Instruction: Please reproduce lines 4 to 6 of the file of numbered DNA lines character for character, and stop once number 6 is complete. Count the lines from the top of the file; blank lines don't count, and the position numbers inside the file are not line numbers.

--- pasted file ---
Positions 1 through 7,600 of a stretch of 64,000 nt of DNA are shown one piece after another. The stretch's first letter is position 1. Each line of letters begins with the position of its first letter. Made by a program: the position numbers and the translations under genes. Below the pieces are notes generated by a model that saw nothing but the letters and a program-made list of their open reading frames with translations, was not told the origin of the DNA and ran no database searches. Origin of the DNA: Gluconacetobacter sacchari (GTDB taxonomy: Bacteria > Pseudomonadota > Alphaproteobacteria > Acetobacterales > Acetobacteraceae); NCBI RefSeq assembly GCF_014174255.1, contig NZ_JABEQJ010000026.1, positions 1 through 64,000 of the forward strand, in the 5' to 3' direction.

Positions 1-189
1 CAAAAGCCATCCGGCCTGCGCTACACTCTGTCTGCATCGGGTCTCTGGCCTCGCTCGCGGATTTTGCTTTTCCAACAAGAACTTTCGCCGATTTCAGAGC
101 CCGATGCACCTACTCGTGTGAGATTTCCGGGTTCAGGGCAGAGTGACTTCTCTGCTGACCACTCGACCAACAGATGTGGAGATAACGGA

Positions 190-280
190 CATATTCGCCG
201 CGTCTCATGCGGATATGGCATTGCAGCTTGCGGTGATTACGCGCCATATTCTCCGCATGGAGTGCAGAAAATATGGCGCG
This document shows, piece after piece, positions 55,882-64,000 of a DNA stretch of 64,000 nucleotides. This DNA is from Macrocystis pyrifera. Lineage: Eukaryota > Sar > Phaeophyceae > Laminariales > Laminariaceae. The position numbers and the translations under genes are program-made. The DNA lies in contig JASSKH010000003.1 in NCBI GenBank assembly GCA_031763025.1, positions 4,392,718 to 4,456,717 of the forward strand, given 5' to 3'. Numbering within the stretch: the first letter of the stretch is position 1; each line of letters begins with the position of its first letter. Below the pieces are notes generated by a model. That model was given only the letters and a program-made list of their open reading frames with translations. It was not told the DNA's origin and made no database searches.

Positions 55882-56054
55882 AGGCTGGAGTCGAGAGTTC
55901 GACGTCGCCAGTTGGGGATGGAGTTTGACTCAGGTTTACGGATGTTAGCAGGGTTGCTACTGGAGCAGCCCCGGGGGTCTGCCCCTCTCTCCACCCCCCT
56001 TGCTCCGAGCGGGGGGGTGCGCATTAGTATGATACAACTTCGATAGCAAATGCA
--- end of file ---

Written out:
101 CCGATGCACCTACTCGTGTGAGATTTCCGGGTTCAGGGCAGAGTGACTTCTCTGCTGACCACTCGACCAACAGATGTGGAGATAACGGA

Positions 190-280
190 CATATTCGCCG